Having grown up on Wallace and Gromit, Things That Go Bump in the Night, Moonwalker, and The Nightmare Before Christmas, stop motion animation is near and dear to me. I loved it so much as a kid that I developed a technique to make my own animations with my parents’ MiniDV camera by rapidly stopping and starting the record function. It worked well enough for my purposes, but I wouldn’t recommend it because there are now free tools that make the process much smoother.
While we now have the wonderful and professional-grade stop motion animation studio, Dragonframe, on Linux, not everyone can afford such niche software. So lets look at how we can roll out own. At the most basic level, we need some way of connecting a camera to our computer for remote shooting and a way to compile those images into a movie. Entangle and avconv are just the tools for the job. It’s not as sophisticated as say, Dragonframe, but it’s a pretty powerful combination once you get the hang of it.
Entangle uses the gPhoto library for remote shooting, so before we begin, make sure you have a gPhoto compatible camera. If your camera is not compatible with Entangle, don’t fret. You can still make animations by shooting blindly with you camera, copying the files to your computer, then compiling with avconv. The process isn’t as fancy, but that’s how this art form started, so you’d be animating just like the old pros!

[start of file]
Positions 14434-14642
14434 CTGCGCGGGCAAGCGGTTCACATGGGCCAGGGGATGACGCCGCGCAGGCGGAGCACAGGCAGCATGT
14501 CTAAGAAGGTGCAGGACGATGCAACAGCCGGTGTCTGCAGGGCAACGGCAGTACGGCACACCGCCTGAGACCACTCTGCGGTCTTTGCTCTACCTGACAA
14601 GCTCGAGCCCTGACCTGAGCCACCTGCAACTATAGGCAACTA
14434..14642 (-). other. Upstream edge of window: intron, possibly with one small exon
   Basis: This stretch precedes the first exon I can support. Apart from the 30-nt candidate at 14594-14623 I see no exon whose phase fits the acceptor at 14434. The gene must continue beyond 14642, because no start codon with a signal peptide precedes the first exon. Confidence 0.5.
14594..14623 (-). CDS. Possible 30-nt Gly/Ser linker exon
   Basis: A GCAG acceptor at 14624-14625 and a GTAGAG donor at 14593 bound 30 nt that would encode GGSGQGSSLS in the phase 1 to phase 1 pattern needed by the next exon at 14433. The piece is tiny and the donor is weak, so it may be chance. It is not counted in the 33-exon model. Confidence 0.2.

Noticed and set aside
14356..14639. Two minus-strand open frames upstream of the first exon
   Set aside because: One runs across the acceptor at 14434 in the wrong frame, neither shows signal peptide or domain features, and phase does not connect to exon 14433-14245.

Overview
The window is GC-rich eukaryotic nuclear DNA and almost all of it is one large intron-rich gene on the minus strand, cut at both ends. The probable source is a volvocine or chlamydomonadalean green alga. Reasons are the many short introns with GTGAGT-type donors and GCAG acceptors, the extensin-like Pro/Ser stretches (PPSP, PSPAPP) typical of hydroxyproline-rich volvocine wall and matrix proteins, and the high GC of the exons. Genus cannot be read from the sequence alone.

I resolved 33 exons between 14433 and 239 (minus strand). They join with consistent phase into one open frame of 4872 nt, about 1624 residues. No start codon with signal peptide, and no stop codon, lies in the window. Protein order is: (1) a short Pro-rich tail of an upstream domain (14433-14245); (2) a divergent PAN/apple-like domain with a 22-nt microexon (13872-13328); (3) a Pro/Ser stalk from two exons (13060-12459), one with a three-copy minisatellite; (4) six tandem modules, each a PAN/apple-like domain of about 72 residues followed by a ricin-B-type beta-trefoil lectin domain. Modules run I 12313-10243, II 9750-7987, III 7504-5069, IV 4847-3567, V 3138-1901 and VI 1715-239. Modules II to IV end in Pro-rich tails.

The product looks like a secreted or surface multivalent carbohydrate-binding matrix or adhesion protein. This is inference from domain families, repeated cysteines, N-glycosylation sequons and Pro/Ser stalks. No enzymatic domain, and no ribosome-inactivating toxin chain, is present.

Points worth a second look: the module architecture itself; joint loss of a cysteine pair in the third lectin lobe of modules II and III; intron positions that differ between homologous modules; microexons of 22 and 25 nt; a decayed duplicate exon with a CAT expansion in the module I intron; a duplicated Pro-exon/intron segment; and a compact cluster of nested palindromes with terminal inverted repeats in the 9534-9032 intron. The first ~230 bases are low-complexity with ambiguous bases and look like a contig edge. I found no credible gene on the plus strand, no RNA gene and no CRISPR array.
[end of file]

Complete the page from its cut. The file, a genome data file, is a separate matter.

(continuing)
Depending on your operating system, you can probably install Entangle from the software repository, however I would advise against that. Entangle is constantly being updated, and I found that the version in the software repository had major problems that had been addressed in the newest release. This means we are going to have to build from source. So head over to the Entangle website and download the latest version. Before we can install the program, we also need to make sure we have all of the build dependencies installed. As of this writing, you should be able to install everything on a Debian/Ubuntu system with the following command.
sudo apt-get install gcc intltool libglib2.0-dev libgdk-pixbuf2.0-dev libgphoto2-dev libgexiv2-dev libraw-dev libgudev-1.0-dev libpeas-dev liblcms2-dev libgtk-3-dev libgirepository1.0-dev libdbus-glib-1-dev libffi-dev gobject-introspection
Now execute the following commands to extract, build, and install the Entangle source code.
cd ~/Downloads tar -zxvf entangle-* cd entangle-* ./configure --prefix=/usr --sysconfdir=/etc --localstatedir=/var --libdir=/usr/lib make sudo make install
For other operating systems or if you encounter problems with the installation, check the Entangle FAQ.
Installing avconv is a piece of cake, by comparison. Just execute the following command.
sudo apt-get install libav-tools libavcodec-extra-53
Open Entangle and connect your camera to your computer. Right away Entangle will probably hit you with a couple of warnings about your camera. The first one asks if you want to unmount your camera because your operating system most likely already mounted it, preventing Entangle from accessing it.